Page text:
$2, $4, $6, $8, $10...

    The cashier had a good lul and helped me count while the other customers raged at me, the cashier and life in general. Good times

    Iv been told multiple times by cabbies that they do not accept more than 10x coins of any combination

      My parents are taxi drivers and as far as they are concerned, all money is good money. I know that by the end of the day they've had a good day, they could use their bags as weapons they're so heavy.

    I'd probably take my service elsewhere if someone refused to take my coins. Sometimes it is all I've got.
    Then there is the grumpy bus drivers who won't take a $20 note, though that's the lowest a machine will give and none of the businesses in the surrounding area will give you change for a bus (or, as happened to me one Sunday morning, they were all closed so I couldn't get change and the bus drive wouldn't let me on).

    When I worked as a cashier at Kmart 15 years ago, I never refused large coin payments. It was a nice distraction from the mundane of operating a register.

    So that means that I can still pay up to $35 in coins maximum. $5 in silver and 10 gold coins of $1 and $2.

    Am I right in this assumption?

      No.

      If you're paying for goods or services (and remember, a fine is a service), you can only use whatever the other guy wants to take.

      If you're paying a debt, the person's obliged to accept a maximum of $20 in change - and only if that's 10x$2. If you've got a mix of $1 and $2, you can make them accept a maximum of ten of them. If you want to use any silver as part of the mix, you're down to a maximum of $5.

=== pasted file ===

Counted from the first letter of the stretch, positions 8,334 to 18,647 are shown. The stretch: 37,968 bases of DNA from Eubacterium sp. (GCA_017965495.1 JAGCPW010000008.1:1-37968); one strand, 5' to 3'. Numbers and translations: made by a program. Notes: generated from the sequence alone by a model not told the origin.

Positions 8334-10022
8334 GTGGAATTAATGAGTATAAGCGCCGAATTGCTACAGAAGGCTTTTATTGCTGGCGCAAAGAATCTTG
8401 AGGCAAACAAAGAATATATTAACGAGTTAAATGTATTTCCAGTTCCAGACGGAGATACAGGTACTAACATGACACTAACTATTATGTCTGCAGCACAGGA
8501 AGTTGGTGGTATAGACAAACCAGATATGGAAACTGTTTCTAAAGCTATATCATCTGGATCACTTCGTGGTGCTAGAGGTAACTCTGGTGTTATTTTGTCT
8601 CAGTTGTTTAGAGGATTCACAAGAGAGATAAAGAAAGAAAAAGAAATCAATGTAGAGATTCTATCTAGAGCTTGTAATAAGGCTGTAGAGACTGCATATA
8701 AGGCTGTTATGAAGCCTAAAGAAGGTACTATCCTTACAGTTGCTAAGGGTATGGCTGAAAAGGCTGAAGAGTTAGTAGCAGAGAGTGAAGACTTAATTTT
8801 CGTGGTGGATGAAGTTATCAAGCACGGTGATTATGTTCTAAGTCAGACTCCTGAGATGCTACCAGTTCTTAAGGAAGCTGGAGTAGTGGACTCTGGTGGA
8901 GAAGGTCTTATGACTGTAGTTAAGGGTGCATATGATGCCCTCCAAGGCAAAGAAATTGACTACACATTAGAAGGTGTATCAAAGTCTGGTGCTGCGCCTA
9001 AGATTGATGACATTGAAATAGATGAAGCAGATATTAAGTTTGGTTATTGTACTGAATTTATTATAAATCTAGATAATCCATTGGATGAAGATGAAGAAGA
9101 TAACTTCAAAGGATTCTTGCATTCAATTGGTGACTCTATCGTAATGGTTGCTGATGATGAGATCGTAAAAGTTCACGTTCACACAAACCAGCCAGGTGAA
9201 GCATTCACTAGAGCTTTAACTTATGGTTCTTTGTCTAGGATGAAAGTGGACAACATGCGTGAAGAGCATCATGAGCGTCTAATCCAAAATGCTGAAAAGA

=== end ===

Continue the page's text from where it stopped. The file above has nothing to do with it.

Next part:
That seems stupidly low for some coins. I mean, I can understand the limits for smaller coins. No one wants to count out $5 worth of 5c coins and then wait around while the cashier verifies it. But we really can't pay for $22 worth of goods with 11 x $2 coins? That seems ridiculous.

      When you say "pay for", you're talking about an exchange. Your 'legal tender' doesn't mean anything there and if the cashier says that they won't accept anything except 1916 shillings, that's what you need to give them.

      ONLY IF YOU'RE SETTLING A DEBT can you force them to take legal tender, and that's where the restrictions come into play.

      So it's not about paying at a cash register, it's about repaying your home loan or paying back your co-worker for the cash they loaned you to get lunch yesterday.

        Ohhh, well that is better then. Thankyou for clarifying! :D

    Had a bank send me a credit card statement once for an amount that was less than a price of postage...yeah, was a while ago. So I went in with a $100 note which the teller wanted to refuse. Told them it was legal tender and to get their sh1t together and program their computers to roll over such stupid amounts to the following month like other banks did at the time. Manager got involved and just gave in and told the teller to just do it. I hate it when fwits don't apply even the slightest bit of common sense, in this case the programmer or those directing policy at the bank and it actually costs EVERYONE more $ to deal with it.

    Had this exact situation when I paid a third of a $750 fine in change. Cashier was OK with it, Supervisor wasn't. I asked her to confirm legal limit on coin, she did, I made multiple $35 payments. End result the same.

    What a great idea! I love the coins myself and just can't leave one lie down without attention There are some valuable collectible ones among them may occur, by the way! There is a whole industry of collectors who get the pleasure of searching for the rare ones in the pocket change. I myself collect commemorative coins, but am interested in rare circulating pieces too; I usually search for the new additions to my collection at Coinsberg.com etc, because the metal change is not available in big amounts. Anyway, I just love coins :)